LOST UNDERWATER CAVE WORLD  Excavations, tree-ring studies, western Belize MAY 2016** (Now postponed to 2017, pending funding)
The lowlands of Belize, Guatemala and Mexico’s Yucatan peninsula hold vast water-filled cave systems pricked at the surface by cenotes—caverns with collapsed roofs, leading to the depths below. The Maya used them as shrines, and many contain artifacts. The cenotes also preserve remains of ancient trees, extinct animals and other objects that have fallen in over the ages. Tree-ring scientist and diver Brendan Buckley will help explore cenotes in forested western Belize, in an expedition led by University of Illinois archeologist Lisa Lucero. Pools as deep as 200 feet may shed light on climates and environments of the distant past, as well as on disappeared civilizations. Buckley will later continue west to the Belize highlands, where he hopes to search for very old living conifers in remote forests. Buckley’s work on ancient southeast Asia / Lucero’s Cara Blanca blog / Video of dives / USA Today article on Cara Blanca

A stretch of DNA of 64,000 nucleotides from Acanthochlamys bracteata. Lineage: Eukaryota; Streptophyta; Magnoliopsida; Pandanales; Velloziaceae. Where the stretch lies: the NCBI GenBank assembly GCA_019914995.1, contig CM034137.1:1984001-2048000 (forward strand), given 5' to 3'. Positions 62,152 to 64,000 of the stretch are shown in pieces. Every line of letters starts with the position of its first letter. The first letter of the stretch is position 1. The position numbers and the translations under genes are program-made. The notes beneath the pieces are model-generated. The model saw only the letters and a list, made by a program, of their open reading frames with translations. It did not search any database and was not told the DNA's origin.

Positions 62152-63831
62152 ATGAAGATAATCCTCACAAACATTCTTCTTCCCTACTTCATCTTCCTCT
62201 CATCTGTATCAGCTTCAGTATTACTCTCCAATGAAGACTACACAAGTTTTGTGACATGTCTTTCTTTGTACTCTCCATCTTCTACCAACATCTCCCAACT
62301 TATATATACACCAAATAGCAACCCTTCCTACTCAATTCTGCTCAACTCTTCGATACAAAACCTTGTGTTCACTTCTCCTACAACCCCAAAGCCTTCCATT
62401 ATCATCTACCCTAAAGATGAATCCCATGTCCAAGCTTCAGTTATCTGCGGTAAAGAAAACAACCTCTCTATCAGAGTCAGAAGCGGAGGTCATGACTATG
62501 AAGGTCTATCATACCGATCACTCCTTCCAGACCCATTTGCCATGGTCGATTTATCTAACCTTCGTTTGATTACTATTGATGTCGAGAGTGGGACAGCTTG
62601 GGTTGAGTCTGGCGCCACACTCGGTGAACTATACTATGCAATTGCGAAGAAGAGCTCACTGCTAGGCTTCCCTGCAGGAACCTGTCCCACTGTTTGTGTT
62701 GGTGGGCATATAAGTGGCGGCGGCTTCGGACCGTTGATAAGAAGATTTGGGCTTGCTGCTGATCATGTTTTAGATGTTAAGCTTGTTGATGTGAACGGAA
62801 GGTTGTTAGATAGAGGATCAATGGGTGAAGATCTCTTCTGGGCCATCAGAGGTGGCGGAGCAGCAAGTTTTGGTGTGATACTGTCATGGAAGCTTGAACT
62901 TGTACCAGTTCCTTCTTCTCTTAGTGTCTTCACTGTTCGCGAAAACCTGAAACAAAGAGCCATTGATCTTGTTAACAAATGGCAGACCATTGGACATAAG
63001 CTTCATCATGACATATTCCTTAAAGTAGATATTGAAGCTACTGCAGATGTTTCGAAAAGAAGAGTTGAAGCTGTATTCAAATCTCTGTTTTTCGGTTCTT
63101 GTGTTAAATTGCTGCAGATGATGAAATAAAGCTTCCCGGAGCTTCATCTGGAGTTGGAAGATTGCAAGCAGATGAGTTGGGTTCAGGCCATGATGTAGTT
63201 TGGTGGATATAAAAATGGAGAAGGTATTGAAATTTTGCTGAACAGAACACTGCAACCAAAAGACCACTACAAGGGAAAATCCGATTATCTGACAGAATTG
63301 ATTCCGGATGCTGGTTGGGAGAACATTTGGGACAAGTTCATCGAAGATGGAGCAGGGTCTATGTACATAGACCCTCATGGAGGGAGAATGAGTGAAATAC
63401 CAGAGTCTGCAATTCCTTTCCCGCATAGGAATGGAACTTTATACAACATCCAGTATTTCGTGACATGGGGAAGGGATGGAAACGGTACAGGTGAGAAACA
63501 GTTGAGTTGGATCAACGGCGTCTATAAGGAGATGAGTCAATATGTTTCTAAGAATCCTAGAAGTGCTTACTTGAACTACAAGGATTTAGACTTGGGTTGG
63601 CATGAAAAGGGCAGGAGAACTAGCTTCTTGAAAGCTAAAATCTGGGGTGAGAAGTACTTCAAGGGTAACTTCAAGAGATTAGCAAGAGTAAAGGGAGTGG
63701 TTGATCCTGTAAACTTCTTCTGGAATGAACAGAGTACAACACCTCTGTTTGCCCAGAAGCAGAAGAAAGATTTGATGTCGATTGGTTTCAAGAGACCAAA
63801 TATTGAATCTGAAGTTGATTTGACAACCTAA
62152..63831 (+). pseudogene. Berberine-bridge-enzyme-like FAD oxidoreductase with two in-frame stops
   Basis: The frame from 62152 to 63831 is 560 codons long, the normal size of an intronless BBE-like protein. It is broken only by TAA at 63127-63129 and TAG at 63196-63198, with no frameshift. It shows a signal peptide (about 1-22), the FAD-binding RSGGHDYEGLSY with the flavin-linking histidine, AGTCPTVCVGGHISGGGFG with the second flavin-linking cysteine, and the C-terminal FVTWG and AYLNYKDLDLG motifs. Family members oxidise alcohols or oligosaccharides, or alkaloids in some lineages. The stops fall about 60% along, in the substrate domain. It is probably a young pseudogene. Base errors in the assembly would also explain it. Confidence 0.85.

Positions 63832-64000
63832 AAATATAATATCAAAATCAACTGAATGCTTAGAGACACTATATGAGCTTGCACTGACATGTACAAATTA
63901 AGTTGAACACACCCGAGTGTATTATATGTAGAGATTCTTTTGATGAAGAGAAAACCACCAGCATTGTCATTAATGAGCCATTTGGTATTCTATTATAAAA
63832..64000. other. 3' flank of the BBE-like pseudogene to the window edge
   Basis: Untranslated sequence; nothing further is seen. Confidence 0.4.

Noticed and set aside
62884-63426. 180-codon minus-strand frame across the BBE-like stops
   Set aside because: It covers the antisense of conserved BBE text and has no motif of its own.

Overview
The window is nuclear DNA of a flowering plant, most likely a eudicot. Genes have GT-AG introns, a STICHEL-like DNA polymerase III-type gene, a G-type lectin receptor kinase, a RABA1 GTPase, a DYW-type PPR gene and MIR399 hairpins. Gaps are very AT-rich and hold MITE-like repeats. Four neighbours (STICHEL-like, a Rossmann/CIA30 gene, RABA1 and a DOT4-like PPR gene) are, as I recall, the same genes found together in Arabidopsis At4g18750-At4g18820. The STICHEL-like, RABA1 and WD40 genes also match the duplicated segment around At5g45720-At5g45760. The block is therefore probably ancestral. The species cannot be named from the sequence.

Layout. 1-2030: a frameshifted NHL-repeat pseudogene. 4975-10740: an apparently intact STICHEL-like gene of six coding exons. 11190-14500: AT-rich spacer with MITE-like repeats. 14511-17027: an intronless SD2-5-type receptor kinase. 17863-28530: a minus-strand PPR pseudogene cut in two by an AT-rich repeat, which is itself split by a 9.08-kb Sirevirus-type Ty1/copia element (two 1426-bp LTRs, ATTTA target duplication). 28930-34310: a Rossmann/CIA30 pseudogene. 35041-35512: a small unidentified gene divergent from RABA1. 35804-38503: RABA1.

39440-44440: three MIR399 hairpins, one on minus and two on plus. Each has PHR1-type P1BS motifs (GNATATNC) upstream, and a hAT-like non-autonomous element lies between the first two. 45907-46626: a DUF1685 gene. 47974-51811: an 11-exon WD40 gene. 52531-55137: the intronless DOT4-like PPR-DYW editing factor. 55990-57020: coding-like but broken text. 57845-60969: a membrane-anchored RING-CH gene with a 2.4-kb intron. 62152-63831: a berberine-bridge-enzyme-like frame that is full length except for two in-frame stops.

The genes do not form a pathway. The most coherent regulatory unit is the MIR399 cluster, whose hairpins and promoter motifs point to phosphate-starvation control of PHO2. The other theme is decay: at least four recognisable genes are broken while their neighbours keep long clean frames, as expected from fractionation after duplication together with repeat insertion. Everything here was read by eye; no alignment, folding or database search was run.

HSOUTHERN FORESTS ON THE THRESHOLD  Studies of tree responses to climate, Missouri, Arkansas, Oklahoma   TBD
Bioclimatologist A. Park Williams and colleagues are studying the potential response to warming climate of forests in the Mississippi River Valley and Ozark mountains—among the continent’s richest and most diverse. This region has not seen the rapid warming and drying that is destroying forests further west, but climate change is expected to catch up soon, and these forests may be highly vulnerable. The researchers are using tree rings, field surveys and remote sensing to determine various species’ responses to past shifts, especially the extreme heat and drought of 2011-2012. If warming proceeds as anticipated, the composition of forests here could shift dramatically.  Story, video and slide show on the project / Article on Williams’s work in the U.S. Southwest / Williams talks to Rolling Stone